David Mazzucchelli, 'Asterios Polyp'

· Monday August 17, 2009

It took David Mazzucchelli ten years to make Asterios Polyp. I got through it within an hour. But what an hour! Asterios Polyp is the latest Great American Graphic Novel; it will win Pulitzers and National Book Awards and get people rabbitting on again about how graphic novels have grown up, can tell stories like no other medium, should finally get respect, blah blah blah.

Bypass all that. This is a handsome work of fiction, beautifully drawn. It tells an intriguing tale about Polyp, an architect who, after his Manhattan apartment is razed, moves to a no name mid-west town and starts a new life as a mechanic. A series of flashbacks reveal a turbulent marriage with Hana, a half-Japanese sculptor, her art project with a nutty contemporary dancer, and to Asterios' philandering years, where he is revealed as an art snob whose designs have never made it off the drawing board.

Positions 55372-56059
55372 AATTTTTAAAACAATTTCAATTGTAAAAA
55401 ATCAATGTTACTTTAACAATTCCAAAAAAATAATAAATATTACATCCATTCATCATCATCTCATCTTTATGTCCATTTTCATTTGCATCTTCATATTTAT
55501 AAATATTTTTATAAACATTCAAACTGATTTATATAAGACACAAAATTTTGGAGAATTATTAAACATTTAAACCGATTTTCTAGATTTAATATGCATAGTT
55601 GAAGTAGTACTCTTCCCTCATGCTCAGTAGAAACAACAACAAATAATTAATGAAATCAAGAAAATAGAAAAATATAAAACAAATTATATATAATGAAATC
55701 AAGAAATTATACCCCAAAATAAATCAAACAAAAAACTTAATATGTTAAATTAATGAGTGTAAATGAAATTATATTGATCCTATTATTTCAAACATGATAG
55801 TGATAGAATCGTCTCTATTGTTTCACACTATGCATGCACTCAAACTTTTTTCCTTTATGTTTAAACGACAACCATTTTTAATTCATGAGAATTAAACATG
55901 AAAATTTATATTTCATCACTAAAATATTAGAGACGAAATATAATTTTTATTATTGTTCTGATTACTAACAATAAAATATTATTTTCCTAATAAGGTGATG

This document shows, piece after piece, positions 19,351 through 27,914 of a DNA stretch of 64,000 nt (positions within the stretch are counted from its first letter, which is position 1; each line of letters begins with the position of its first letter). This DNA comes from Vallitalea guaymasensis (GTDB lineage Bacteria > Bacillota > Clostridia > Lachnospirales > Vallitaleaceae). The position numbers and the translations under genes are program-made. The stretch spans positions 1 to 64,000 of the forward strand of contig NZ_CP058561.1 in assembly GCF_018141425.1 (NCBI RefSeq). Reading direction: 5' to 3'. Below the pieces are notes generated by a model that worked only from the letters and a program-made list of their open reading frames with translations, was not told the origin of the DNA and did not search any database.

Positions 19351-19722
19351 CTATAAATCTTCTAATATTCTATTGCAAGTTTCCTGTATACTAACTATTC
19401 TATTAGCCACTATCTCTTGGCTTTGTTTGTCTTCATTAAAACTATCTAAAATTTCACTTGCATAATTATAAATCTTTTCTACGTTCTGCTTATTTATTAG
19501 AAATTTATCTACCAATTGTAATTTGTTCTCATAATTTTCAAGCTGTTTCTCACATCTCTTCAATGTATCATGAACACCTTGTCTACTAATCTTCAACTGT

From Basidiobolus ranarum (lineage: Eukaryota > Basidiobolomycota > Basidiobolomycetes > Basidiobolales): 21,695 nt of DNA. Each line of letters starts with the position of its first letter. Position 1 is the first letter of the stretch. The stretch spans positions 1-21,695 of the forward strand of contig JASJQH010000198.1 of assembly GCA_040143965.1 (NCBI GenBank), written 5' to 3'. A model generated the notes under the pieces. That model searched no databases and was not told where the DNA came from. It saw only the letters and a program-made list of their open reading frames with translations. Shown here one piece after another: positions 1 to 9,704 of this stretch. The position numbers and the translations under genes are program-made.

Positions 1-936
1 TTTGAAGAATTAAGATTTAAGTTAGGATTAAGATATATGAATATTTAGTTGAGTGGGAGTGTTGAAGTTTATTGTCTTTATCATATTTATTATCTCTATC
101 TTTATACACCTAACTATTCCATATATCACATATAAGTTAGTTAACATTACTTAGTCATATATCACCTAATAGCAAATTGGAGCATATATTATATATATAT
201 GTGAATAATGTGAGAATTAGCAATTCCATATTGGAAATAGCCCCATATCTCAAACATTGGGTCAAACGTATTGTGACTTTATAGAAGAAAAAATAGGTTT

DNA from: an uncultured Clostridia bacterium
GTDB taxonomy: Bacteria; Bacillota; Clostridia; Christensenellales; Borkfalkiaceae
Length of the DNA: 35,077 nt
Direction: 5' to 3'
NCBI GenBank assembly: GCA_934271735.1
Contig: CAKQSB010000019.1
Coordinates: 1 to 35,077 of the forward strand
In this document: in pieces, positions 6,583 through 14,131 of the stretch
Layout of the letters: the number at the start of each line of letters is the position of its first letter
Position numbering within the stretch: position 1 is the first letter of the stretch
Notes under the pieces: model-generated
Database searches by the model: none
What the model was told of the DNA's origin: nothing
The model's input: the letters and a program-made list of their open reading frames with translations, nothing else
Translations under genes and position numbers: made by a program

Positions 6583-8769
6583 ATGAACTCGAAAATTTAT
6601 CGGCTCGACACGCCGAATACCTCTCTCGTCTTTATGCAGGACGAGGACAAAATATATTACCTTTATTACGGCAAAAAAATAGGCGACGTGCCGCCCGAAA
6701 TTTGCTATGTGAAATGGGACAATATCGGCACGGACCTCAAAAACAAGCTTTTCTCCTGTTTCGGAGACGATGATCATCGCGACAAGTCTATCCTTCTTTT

Even the knotty bits about postmodernism and perception can't ruin this masterpiece. Mazzucchelli's drawings, design and his radical re-thinking of cartoon conventions will mark Asterios Polyp a watershed for graphic novels, in the same way Picasso's Les Demoiselles d'Avignon changed art, and Seinfeld changed TV sit-coms.